Thou Shalt Not Electioneer: Religious Nonprofit Political Activity and the Threat “God PACs” Pose to Democracy and Religion
The Supreme Court’s 2010 decision in Citizens United v. FEC invalidated a longstanding restriction on corporate and union campaign spending in federal elections, freeing entities with diverse political goals to spend unlimited amounts supporting candidates for federal office. Houses of worship and other religious nonprofits, however, remain strictly prohibited from engaging in partisan political activity as a condition of tax-exempt status under Internal Revenue Code § 501(c)(3). Absent this “electioneering prohibition,” religious nonprofits would be very attractive vehicles for political activity. These 501(c)(3) organizations can attract donors with the incentive of tax deductions for contributions. Moreover, houses of worship need not file with a government agency to begin operating and deriving tax benefits, and the IRS has shown reluctance to aggressively audit their activities. Two circuits have previously upheld the electioneering prohibition against legal challenges, but recent jurisprudential shifts expose the tax code provision to challenge under the Religious Freedom Restoration Act (RFRA), which directs courts to apply strict scrutiny to facially neutral laws that substantially burden the free exercise of religion. First, Burwell v. Hobby Lobby Stores, Inc. greatly reduced the barriers to successful RFRA claims. Second, by lifting restrictions on political speech for many other types of organizations, Citizens United magnified the burden the electioneering prohibition imposes on religious organizations. The decision also rejected compelling state interests that might have previously shielded the law from invalidation. This Note is the first analysis of the electioneering prohibition’s vulnerability in this new legal climate. Despite these significant developments, this Note ultimately concludes that the electioneering prohibition can survive RFRA challenges because the prospect for widespread use of religious organizations as conduits for political activity undermines the values reflected in Establishment Clause jurisprudence.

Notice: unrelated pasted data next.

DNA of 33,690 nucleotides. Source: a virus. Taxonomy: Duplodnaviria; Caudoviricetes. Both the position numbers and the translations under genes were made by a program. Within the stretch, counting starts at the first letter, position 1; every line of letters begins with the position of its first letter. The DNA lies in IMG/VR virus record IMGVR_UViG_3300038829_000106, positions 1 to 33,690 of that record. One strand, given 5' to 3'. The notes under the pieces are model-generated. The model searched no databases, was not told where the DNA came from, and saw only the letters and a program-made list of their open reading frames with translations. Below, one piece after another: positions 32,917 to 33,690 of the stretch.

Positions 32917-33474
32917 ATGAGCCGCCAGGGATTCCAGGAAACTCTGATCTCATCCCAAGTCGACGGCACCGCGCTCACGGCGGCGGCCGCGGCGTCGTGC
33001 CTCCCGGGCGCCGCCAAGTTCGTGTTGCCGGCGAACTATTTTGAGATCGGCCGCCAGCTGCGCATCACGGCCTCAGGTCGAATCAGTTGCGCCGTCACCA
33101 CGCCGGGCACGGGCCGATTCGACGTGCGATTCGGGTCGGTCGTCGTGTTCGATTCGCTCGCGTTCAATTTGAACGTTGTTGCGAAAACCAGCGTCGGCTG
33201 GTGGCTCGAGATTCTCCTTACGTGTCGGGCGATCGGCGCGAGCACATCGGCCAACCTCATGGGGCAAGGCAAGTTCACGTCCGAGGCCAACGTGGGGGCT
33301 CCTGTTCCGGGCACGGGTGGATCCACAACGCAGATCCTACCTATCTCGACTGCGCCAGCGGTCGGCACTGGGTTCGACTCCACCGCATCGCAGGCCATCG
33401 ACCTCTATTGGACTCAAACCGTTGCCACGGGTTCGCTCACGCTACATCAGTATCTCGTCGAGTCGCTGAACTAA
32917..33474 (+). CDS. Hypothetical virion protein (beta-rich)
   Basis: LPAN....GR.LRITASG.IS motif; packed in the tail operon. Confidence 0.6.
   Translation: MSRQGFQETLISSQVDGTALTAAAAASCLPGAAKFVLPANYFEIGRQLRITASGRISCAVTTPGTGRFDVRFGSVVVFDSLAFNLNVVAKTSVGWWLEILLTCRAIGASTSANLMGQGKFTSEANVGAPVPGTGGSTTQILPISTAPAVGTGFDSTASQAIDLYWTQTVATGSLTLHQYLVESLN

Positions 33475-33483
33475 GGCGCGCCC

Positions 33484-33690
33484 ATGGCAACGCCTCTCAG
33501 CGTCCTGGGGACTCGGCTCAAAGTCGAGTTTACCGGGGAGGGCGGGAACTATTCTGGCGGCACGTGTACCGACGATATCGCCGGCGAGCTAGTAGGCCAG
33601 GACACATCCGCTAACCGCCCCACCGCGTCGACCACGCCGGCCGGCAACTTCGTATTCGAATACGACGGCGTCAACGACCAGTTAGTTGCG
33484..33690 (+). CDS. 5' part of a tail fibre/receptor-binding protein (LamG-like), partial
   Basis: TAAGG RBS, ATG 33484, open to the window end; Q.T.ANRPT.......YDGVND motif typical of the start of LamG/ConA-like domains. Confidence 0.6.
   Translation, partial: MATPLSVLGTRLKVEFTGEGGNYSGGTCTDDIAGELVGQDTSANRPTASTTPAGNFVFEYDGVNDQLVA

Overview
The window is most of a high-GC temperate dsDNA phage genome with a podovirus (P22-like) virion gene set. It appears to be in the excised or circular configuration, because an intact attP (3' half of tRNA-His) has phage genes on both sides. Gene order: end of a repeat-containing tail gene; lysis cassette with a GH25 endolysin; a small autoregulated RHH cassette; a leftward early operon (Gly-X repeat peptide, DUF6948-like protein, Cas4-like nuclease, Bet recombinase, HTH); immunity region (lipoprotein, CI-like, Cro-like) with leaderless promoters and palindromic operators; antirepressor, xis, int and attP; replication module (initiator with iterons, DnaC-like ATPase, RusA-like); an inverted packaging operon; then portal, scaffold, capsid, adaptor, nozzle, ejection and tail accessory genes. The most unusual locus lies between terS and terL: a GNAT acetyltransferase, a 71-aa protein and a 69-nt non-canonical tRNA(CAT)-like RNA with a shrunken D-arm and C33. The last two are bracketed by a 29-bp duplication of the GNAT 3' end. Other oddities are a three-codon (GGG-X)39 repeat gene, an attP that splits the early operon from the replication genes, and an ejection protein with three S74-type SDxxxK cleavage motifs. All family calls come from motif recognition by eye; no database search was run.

* J.D., December 2015, University of Michigan Law School. I would like to thank Professor Ellen Katz for her guidance and encouragement; Rabbi David Saperstein, Adam Skaggs, Seth Marnin, and Professor Shigeo Hirano for their mentorship; and my friends and family for their unwavering support.